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Image of Drake set up at Northern District Library
If this set-up at Northern District Library didn’t make me feel at home, I don’t know what does…

Reflections from a one-month old Program Manager

As I’m nearing almost a month of working at the Department of Imaginary Affairs, I’ve been thinking a lot about progress. Have I really moved the needle on anything? How have I moved The Stories of Us project forward? And of course, the “I” word. Has my work had any meaningful impact? The truth is, I don’t think I’ll have answers to any of those questions until at least a few more months down the line, when I’ve had enough of a runway to look back process with wiser eyes and a clearer head. What I can share are reflections and patterns that have emerged over the past few weeks:

A traveller in my own city

This work has given me the opportunity, already, to travel to parts of the city that I wouldn’t otherwise frequent and connect with Torontonians with whom I wouldn’t otherwise have an opportunity to interact. From North York, to Rexdale, to Scarborough, and Regent Park, I find myself constantly humbled by how little of this city and its people I interact with on a regular basis. And while the new street names and bus routes feel foreign, the community spaces that I enter and pass through – public libraries, community centres, child care centres, colleges – have consistently engendered a feeling of home.

Excitement as a contagion

When I first learned about The Stories of Us project, I got REALLY excited. So much so that a standard cover letter couldn’t contain my excitement and I had to voicenote my job application instead. However, as it became my job to share the story of the project on a daily basis, via emails, phone calls, in-person meetings, the novelty wore off and the excitement turned into mild skepticism. In the grand scheme of things, was this work truly important? Cue the existential crisis. Relief and re-energization in these moments has consistently come in the form of other folks who get excited about the project. A volunteer beamed with pride when he saw his published storybook and proceeded to share it with anyone who would listen. An ESL teacher who was so bought in that she wanted to contribute her own storybook. A potential partner whose exclamation turned my entire day around: “Oof. This is more than just storytelling. This workshop is a mental health intervention! So therapeutic.” Needless to say, I got off that last call and had myself a mini-cry.

Stories as an access point to trauma and healing

This is a big one. In piloting a few of our workshop activities at the Culture Days events earlier this fall, we learned that storytelling – in its truest, most uninhibited form – creates space for the spectrum of emotions that make up the human experience. In this space, there’s is potential for healing and there is potential for re-traumatization. And part of our responsibility in holding this space in our workshops is ensuring that our facilitation and the environment that we create is trauma-informed. This means giving folks the option to share, as much or as little as they’d like, in any way that feels comfortable to them. It means reaffirming the emotions they are expressing, particularly when they feel shame or embarrassment in expressing them. It means breaking down the notion that only some people with certain experiences and levels of fame should engage in storytelling.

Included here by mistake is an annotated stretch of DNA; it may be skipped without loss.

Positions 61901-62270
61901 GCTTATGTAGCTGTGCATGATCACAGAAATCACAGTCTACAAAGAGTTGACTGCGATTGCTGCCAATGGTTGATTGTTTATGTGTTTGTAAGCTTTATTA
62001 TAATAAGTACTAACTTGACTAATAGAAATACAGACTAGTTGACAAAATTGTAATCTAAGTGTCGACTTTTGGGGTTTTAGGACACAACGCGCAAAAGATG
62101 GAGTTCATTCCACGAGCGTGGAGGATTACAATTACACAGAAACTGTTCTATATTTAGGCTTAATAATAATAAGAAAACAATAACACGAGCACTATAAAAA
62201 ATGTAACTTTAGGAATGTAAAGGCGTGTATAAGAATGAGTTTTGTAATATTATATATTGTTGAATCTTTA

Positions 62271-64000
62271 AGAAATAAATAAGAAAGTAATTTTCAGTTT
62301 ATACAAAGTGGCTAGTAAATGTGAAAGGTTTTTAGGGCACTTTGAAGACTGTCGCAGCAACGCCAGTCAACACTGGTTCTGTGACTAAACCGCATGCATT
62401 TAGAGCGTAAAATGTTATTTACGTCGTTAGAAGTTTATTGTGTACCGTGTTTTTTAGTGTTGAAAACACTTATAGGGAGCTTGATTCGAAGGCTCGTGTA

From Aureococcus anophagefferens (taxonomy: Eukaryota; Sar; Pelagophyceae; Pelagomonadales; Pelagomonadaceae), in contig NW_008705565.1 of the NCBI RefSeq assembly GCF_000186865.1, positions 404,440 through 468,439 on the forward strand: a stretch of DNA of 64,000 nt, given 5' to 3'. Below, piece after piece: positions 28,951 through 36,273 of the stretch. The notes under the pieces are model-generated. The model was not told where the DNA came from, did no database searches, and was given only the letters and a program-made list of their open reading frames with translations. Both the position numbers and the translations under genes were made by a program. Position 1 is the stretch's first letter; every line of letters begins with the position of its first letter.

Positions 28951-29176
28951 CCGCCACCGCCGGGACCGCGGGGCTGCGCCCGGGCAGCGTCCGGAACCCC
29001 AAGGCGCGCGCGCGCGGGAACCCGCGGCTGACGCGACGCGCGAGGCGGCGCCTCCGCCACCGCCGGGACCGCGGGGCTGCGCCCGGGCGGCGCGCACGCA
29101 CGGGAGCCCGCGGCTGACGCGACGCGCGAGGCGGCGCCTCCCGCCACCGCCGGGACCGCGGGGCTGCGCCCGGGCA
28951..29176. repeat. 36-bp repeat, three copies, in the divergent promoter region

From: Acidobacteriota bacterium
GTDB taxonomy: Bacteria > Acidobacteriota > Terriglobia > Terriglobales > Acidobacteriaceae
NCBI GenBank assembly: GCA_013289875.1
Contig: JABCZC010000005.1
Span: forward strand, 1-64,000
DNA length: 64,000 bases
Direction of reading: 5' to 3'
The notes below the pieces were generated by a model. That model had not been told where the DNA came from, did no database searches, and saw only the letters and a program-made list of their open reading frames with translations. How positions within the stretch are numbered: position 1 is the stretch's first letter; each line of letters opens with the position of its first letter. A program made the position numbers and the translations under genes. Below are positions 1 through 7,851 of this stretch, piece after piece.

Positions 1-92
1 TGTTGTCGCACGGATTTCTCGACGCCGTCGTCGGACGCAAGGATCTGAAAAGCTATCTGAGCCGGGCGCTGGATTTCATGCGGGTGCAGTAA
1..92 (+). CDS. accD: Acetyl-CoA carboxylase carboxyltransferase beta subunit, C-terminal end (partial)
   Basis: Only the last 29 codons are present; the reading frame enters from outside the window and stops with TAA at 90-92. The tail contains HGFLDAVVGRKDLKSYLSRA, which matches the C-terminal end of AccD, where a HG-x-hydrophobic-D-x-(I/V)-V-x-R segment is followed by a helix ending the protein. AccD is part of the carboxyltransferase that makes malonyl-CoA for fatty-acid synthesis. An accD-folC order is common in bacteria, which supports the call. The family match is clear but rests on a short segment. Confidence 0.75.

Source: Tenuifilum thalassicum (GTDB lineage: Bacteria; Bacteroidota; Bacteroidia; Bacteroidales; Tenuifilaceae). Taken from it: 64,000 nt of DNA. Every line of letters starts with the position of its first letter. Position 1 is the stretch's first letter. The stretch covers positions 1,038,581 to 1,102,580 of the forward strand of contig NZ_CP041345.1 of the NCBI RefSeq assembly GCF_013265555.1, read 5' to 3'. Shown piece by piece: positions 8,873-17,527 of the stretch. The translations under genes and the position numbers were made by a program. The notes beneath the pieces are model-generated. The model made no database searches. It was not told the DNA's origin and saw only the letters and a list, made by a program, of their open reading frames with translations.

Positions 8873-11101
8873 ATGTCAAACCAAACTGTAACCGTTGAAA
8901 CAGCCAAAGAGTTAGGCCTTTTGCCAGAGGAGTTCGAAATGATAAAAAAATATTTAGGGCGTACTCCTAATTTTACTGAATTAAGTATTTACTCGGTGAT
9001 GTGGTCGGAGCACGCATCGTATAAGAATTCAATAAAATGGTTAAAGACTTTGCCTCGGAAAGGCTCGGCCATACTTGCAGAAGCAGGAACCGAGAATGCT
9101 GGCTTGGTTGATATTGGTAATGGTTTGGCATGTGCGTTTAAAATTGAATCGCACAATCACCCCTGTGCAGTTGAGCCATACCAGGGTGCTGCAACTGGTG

Spreading the wealth

The more organizations I connect with, the more I’m realizing how lucky we are to have received this funding to do this work. So many of them are doing important work, some going above and beyond their mandates to support newcomers in their settlement journeys, and others like On the Spot Language, border crossings, and Newcomer Inventions, who are pushing the boundaries altogether of what this work can look like. My question to these folks, wherever possible and whenever it makes sense for them is: how can the DIA amplify their work through The Stories of Us platform? How can we expand our resources to include and support others in the system?

The Department of Imaginary Affairs

When I’m sending outreach emails, I try to mention that I work at the Department of Imaginary Affairs within the first few lines. It catches attention and peaks curiosity like nothing else, and for that I’ll be forever grateful to Blair and Jenn for the name. Meanwhile, when I’m making calls, I try to avoid saying that I’m calling from The Department of Imaginary Affairs, to avoid being mistaken for a prank call…

That’s all for now, but I suspect there will be many more reflections and learnings to come as we:

  • Host more workshops for newcomers with our emerging community partners
  • Think about how we can continue to ensure our work is trauma-informed
  • Continue to connect and work with organizations, volunteers, and advisors who will inevitably shape our work and thinking.

– Mathura

Blair is a trained playwright, designer by trade, and traveler for life. He is the Executive Director of the DIA and loves all kinds of food.

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